Suspend Hungary’s EU presidency?


Hungary is due to take over the EU Council Presidency in the second half of 2024. However in a non-binding resolution, more than two-thirds of MEPs in the EU Parliament voted to call on member states not to allow the country to hold the rotating presidency due to deficits regarding the rule of law and non-compliance with European values. The move has sparked a lively debate in the press.


Aktuality.sk (SK) /

Prevent presidential undermining

Aktuality.sk backs the decision:

“Hungary has already announced that during its presidency it wants to convince other countries that the ‘Hungarian way’ is the right way. So it can be assumed that Budapest wants to spend six months undermining European values and cooperation with Ukraine from the position of the presidency state. This could jeopardise the cohesion within the EU. The bloc must therefore develop a mechanism to prevent a state that disagrees with its leadership on matters of values from taking over the presidency of the Council of the EU.”

Zolo Mikeš
Süddeutsche Zeitung (DE) /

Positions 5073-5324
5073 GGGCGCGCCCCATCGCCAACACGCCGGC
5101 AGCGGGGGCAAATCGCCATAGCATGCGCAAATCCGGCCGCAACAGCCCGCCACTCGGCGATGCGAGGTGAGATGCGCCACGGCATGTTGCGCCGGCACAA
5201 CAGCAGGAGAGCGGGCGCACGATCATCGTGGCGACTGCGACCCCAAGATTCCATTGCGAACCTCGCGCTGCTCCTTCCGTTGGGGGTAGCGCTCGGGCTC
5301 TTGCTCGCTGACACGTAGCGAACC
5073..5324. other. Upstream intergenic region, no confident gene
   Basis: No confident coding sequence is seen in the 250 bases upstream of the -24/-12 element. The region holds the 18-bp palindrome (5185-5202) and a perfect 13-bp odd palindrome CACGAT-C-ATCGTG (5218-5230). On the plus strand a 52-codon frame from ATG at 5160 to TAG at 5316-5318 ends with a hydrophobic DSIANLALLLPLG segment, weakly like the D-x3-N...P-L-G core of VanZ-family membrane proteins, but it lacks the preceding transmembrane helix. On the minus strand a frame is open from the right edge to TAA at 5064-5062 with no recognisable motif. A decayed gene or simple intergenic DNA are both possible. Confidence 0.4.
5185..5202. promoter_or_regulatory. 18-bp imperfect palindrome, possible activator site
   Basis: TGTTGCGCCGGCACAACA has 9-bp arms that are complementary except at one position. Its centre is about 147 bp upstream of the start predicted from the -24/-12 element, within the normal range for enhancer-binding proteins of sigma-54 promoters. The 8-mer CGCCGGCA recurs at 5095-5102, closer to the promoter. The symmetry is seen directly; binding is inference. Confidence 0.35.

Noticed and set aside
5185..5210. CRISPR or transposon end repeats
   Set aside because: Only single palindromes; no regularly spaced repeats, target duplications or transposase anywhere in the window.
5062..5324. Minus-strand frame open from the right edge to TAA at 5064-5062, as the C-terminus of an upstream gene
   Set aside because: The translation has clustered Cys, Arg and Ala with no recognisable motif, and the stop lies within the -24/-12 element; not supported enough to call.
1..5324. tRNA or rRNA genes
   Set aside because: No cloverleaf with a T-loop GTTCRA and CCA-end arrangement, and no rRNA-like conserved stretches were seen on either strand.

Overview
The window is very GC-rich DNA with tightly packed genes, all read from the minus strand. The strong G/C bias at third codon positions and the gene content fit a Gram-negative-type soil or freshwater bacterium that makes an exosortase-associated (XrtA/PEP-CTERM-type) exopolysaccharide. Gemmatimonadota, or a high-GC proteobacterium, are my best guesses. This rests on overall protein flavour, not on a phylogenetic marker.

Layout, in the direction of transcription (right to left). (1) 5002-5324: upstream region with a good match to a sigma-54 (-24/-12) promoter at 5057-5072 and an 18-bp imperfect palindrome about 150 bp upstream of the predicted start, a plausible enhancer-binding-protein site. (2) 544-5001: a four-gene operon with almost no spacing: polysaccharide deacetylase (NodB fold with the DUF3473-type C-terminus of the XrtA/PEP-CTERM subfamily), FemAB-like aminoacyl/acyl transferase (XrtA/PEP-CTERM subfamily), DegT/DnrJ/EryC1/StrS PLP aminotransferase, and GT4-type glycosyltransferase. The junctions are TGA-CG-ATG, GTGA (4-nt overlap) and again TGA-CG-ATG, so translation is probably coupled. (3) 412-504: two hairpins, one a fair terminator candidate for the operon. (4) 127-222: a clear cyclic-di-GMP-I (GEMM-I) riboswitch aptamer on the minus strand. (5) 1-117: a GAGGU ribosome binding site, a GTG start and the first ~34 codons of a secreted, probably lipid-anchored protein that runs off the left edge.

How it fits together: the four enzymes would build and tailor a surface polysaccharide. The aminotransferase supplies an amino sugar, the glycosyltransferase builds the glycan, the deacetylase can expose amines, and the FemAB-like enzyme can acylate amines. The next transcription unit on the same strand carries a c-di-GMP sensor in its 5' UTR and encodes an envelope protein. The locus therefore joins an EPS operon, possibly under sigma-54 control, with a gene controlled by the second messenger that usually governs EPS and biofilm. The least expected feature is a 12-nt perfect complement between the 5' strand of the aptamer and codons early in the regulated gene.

Challenge, don’t boycott

The Süddeutsche Zeitung does not think it would be a good idea to deprive Hungary of the Council Presidency:

“For one thing, there is no serious legal basis for such a step. For another, it would lead to a political dead end. How much willingness to cooperate can one expect from Orbán for the rest of the millennium if he is duped in this way? ... That doesn’t mean that the EU has to put up with every insult and every lie from Viktor Orbán. His colleagues could occasionally muster a little more courage to challenge him, also publicly. But there is no reason to panic about Hungary’s presidency. Europe will not collapse because of it.”

Hubert Wetzel
Magyar Nemzet (HU) /

EU legislature neither competent nor credible

The pro-government daily Magyar Nemzet argues that the European Parliament has little authority when it comes to values:

“First of all it is none of the Parliament’s business who happens to hold the presidency of the EU Council at any given time. But quite apart from that, let us not forget that one member of this distinguished Parliament is the [non-affiliated Belgian MEP] Marc Tarabella, who was recently released under electronic surveillance and is accused of having accepted at least [120,000 euros] to make Qatar look better in the European Parliament, which he did. And he, too, voted against us.”

Ottó Gajdics

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